More infoThis is the ultimate history of the Blitz and bombing in the Second World War, from Wolfson Prize-winning historian and author Richard Overy.
The use of massive fleets of bombers to kill and terrorize civilians was an aspect of the Second World War which continues to challenge the idea that Allies specifically fought a 'moral' war. For Britain, bombing became perhaps its principal contribution to the fighting as, night after night, exceptionally brave men flew over occupied Europe destroying its cities.
The Bombing War radically overhauls our understanding of the War. It is the first book to examine seriously not just the most well-known parts of the campaign, but the significance of bombing on many other fronts - the German use of bombers on the Eastern Front for example (as well as much newly discovered material on the more familiar 'Blitz' on Britain), or the Allied campaigns against Italian cities.
The result is the author's masterpiece - a rich, gripping, picture of the Second World War and the terrible military, technological and ethical issues that relentlessly drove all its participants into an abyss.
More infoIn February 1944, the French Resistance in the Amiens area was in turmoil.
Its strength had been decimated by German aggression and the work of a number of traitors in their midst, and hundreds of its members languished in the city's formidable jail, awaiting an almost certain death at the hands of their captors. When two Allied intelligence officers were incarcerated alongside them it became clear that immediate action was imperative.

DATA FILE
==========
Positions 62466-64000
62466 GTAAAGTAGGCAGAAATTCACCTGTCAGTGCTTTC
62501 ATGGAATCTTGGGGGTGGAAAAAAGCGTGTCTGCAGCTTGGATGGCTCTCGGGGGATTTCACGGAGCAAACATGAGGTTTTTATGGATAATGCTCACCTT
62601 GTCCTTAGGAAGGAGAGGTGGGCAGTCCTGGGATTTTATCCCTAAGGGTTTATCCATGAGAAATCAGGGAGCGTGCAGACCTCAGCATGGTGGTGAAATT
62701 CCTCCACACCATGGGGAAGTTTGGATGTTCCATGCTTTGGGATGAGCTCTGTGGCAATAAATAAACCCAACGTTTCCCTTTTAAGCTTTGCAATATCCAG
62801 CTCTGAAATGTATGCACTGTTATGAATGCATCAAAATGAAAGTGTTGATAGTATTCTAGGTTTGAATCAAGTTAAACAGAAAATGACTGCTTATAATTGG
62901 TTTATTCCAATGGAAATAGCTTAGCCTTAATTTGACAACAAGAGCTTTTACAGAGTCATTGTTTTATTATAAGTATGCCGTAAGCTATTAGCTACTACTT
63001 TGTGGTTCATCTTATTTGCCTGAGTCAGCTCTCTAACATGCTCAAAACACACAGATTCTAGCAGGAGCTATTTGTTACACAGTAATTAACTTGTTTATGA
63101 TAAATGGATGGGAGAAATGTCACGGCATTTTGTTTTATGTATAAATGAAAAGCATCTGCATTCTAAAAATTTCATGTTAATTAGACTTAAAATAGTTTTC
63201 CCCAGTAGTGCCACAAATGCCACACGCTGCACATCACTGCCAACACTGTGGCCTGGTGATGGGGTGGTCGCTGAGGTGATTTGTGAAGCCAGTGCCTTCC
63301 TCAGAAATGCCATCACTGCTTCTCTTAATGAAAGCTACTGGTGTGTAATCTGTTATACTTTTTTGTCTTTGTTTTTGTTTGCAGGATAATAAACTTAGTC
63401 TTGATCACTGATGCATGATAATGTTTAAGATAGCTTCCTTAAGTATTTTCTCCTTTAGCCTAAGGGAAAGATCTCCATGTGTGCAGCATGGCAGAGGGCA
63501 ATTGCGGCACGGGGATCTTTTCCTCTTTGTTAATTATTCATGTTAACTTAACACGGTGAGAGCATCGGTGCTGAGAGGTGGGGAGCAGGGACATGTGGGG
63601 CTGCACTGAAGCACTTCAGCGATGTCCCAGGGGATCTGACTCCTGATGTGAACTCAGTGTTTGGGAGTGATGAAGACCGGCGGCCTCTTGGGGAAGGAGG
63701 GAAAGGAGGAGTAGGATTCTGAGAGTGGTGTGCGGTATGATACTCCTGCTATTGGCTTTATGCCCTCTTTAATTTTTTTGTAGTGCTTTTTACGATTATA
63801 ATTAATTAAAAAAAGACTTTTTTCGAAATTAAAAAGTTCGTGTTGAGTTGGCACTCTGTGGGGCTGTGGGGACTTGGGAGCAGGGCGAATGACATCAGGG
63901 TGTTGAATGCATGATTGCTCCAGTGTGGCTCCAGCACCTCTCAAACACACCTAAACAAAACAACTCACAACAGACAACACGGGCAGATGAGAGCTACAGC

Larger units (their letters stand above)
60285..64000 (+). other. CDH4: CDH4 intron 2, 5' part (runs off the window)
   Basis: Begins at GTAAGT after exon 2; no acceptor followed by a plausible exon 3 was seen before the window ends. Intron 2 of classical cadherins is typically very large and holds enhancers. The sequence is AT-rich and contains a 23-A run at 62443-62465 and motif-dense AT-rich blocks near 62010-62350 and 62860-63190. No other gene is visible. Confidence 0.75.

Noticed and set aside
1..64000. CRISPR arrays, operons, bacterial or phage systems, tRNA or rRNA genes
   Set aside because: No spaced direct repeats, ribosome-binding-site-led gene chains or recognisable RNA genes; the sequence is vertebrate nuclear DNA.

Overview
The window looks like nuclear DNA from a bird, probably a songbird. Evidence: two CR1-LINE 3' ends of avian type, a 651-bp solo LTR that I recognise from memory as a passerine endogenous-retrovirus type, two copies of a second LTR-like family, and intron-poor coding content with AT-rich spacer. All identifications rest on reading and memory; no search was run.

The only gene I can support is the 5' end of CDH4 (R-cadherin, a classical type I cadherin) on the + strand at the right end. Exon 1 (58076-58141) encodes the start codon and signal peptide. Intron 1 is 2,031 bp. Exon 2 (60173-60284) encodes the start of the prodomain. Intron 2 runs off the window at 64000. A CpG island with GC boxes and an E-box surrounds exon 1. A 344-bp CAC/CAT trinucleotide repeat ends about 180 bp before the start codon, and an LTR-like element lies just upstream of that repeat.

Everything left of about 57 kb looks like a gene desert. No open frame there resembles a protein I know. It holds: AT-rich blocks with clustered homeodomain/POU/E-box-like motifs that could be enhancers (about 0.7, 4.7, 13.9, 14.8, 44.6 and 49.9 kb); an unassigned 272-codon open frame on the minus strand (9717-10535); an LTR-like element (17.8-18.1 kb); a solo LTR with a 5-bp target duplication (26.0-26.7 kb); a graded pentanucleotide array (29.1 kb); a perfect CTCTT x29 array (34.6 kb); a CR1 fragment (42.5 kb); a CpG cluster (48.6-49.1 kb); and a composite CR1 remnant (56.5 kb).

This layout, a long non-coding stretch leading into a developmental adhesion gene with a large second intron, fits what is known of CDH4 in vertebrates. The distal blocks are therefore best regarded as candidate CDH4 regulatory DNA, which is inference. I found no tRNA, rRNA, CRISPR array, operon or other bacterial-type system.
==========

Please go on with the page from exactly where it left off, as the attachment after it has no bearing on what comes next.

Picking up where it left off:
What followed was a precision air attack on the prison, of hitherto unrivalled daring, carried out by the RAF's elite 2nd Tactical Air Force. These pilots' bravery and skill created a breach in the prison's walls that allowed the Nazi's captives to break free. Whilst many were recaptured, and controversy over the true reasons for the raid's authorisation rages to this day, Operation Jericho remains one of the most audacious and innovative missions ever flown.
A witty yet moving narrative worked up from sketched biographical fragments, 1913 is an intimate vision of a world that is about to change forever. The stuffy conventions of the nineteenth century are receding into the past, and 1913 heralds a new age of unlimited possibility. Kafka falls in love; Louis Armstrong learns to play the trumpet; a young seamstress called Coco Chanel opens her first boutique; Charlie Chaplin signs his first movie contract; and new drugs like cocaine usher in an age of decadence. Yet everywhere there is the premonition of ruin - the number 13 is omnipresent, and in London, Paris and Vienna, artists take the omen and act as if there were no tomorrow. In a Munich hotel lobby, Rilke and Freud discuss beauty and transience; Proust sets out in search of lost time; and while Stravinsky celebrates the Rite of Spring with industrial cacophony, an Austrian postcard painter by the name of Adolf Hitler sells his conventional cityscapes.